Last week Microsoft released MS08-055, patching a remote code execution vulnerability affecting the handling of onenote:// URLs in different versions of Office. What was surprising about the patch is that the vulnerability being fixed only bore a passing resemblance to the one that was notified to Microsoft in March of this year.
According to the Security Vulnerability Research & Defense team at Microsoft, the initial vulnerability was an Information Disclosure problem whereby it was possible to expose OneNote notebook contents via the onenote:// protocol handler. As the MSRC team began to build a patch to address the reported vulnerability, their due diligence turned up a more serious problem.
It turned out that the system library used to process parameters passed via a onenote:// URI was handled by the mso.dll and that there was a buffer overrun hiding in the DLL that could be triggered by parameters passed in a OneNote URI.
As mso.dll is used across many different versions of Office and some developer tools that use the functionality it meant that the patch needed to address a larger number of systems and products than originally planned.
The resultant patch provided a fix for the initially reported Information Disclosure vulnerability, patching only OneNote 2007, and the Critical update to versions 10, 11, and 12 of Office (Office XP, 2003, and the 2007 Office System).
Microsoft could have just patched the originally reported vulnerability and left it there (i.e. only the first part of the eventual patch). No one would have been any the wiser and the buffer overrun would have quietly remained in place, potentially to be targeted through another, later, vulnerability. It is possible that the Information Disclosure patch would have also patched the exploit vector for the buffer overrun, but the extra effort taken immediately following the initial bug report has resulted in a much more secure system for all Office users.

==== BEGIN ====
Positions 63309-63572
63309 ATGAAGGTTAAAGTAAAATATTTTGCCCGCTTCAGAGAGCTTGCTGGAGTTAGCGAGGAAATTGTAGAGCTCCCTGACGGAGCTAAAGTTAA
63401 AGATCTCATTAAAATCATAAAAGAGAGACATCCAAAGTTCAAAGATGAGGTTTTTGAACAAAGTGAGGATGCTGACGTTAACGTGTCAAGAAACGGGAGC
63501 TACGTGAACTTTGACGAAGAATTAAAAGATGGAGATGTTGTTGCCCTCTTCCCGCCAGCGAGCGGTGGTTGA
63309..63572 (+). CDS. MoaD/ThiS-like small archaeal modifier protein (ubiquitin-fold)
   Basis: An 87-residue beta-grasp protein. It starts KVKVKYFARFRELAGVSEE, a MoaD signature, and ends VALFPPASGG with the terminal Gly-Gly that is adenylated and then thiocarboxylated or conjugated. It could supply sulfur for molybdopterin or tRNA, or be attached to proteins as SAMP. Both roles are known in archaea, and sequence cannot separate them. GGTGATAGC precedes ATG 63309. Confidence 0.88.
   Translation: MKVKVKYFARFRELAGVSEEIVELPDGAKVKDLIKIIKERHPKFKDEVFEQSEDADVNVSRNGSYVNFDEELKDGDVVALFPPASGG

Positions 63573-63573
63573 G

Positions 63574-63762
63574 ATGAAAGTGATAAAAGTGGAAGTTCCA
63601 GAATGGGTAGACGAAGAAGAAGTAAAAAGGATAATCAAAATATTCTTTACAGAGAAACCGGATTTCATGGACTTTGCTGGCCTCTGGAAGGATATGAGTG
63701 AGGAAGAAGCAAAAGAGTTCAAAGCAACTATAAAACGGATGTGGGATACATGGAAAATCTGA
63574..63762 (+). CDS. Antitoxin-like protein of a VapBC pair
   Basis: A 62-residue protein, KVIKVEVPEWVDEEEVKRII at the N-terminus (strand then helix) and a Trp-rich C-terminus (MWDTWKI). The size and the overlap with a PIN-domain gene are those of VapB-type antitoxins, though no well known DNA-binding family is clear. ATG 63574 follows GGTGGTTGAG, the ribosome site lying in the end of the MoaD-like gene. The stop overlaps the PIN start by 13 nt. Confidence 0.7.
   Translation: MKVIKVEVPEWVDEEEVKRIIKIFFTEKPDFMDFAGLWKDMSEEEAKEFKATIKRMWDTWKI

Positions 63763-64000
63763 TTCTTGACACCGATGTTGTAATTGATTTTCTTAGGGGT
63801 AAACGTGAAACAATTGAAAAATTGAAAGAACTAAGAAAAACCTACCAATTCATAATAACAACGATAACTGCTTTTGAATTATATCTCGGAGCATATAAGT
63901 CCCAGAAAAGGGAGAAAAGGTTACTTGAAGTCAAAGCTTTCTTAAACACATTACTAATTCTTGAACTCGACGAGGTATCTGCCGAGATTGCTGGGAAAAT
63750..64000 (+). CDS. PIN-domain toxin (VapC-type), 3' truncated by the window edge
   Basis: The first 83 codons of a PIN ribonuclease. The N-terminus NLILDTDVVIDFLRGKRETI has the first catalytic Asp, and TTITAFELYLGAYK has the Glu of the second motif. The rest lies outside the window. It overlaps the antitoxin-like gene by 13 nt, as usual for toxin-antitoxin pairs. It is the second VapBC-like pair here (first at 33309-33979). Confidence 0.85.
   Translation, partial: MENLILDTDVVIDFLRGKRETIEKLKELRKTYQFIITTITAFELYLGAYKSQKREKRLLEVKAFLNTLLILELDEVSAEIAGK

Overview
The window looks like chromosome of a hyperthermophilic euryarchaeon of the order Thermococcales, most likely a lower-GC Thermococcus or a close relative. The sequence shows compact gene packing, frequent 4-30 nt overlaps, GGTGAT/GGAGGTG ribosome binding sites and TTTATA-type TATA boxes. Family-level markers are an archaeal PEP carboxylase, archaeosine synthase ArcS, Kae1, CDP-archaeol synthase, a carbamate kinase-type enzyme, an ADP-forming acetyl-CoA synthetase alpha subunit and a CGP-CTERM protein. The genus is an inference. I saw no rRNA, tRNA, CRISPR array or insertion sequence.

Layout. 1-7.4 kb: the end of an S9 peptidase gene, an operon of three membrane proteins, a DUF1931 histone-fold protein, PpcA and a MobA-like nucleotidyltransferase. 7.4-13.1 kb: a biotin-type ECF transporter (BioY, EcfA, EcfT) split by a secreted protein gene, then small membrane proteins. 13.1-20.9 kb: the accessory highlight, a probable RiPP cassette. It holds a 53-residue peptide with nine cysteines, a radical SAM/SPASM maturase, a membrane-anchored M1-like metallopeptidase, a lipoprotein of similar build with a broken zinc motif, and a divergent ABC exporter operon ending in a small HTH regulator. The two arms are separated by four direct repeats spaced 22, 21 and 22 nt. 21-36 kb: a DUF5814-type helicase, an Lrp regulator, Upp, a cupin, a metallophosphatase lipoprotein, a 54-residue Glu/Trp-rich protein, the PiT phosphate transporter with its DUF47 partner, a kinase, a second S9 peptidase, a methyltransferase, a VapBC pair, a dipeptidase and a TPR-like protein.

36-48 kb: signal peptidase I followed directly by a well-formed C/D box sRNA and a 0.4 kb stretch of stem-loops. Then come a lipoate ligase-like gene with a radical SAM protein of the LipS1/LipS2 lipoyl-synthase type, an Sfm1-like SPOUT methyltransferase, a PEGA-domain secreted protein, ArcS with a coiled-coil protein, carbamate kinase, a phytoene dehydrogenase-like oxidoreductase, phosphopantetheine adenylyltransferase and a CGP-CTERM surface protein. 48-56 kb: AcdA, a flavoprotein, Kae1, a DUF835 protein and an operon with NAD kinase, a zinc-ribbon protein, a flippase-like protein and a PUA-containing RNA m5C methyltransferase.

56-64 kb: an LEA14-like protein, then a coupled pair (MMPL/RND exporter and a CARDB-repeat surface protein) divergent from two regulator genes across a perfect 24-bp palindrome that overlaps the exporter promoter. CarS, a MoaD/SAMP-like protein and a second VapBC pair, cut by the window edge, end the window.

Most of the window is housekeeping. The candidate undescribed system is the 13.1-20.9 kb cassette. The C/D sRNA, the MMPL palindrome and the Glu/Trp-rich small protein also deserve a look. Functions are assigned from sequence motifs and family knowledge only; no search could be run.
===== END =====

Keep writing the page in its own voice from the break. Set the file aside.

Could Microsoft have patched the initial vulnerability in March and then patched the buffer overrun in September? Sure, but patch delivery and priority is an internal decision by Microsoft. It would have been embarrassing to have another onload()-type nightmare, where a previously patched minor vulnerability (Denial of Service - May 2005) became a Critical vulnerability (remote code execution - November 2005) following increased attention by independent researchers.
If you're responsible for developing or managing patches and bugfixes for your company's software, can you say that you are conducting all necessary due diligence? There will always be pressure to hurry patches out and to downplay the severity of what has been found and it is unlikely that your products receive the sort of attention that Microsoft's do from hackers and researchers alike.
If you pride yourself on the quality of your work, how would you handle an onload()-type problem, where a previously patched issue turns out to be far more serious than initially assessed, and also not truly patched?
Effective security is a balancing act. Microsoft's recent example might be what you need to argue for greater time spent investigating reported issues and less time issuing hurried patches.